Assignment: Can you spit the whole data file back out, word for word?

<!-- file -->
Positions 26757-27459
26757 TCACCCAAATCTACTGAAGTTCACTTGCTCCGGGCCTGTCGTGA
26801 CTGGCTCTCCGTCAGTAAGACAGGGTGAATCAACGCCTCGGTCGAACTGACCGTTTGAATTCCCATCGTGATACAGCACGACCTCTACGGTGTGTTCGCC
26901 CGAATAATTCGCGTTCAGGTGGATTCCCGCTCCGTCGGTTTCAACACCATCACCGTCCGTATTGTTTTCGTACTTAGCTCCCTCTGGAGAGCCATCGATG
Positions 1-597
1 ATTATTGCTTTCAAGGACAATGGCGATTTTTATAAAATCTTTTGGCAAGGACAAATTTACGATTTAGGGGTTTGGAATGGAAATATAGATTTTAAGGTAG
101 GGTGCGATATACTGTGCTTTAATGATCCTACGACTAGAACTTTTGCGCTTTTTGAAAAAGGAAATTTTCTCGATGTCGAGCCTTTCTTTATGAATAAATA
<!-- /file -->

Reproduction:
Positions 26757-27459
26757 TCACCCAAATCTACTGAAGTTCACTTGCTCCGGGCCTGTCGTGA
26801 CTGGCTCTCCGTCAGTAAGACAGGGTGAATCAACGCCTCGGTCGAACTGACCGTTTGAATTCCCATCGTGATACAGCACGACCTCTACGGTGTGTTCGCC
26901 CGAATAATTCGCGTTCAGGTGGATTCCCGCTCCGTCGGTTTCAACACCATCACCGTCCGTATTGTTTTCGTACTTAGCTCCCTCTGGAGAGCCATCGATG
Positions 1-597
1 ATTATTGCTTTCAAGGACAATGGCGATTTTTATAAAATCTTTTGGCAAGGACAAATTTACGATTTAGGGGTTTGGAATGGAAATATAGATTTTAAGGTAG
101 GGTGCGATATACTGTGCTTTAATGATCCTACGACTAGAACTTTTGCGCTTTTTGAAAAAGGAAATTTTCTCGATGTCGAGCCTTTCTTTATGAATAAATA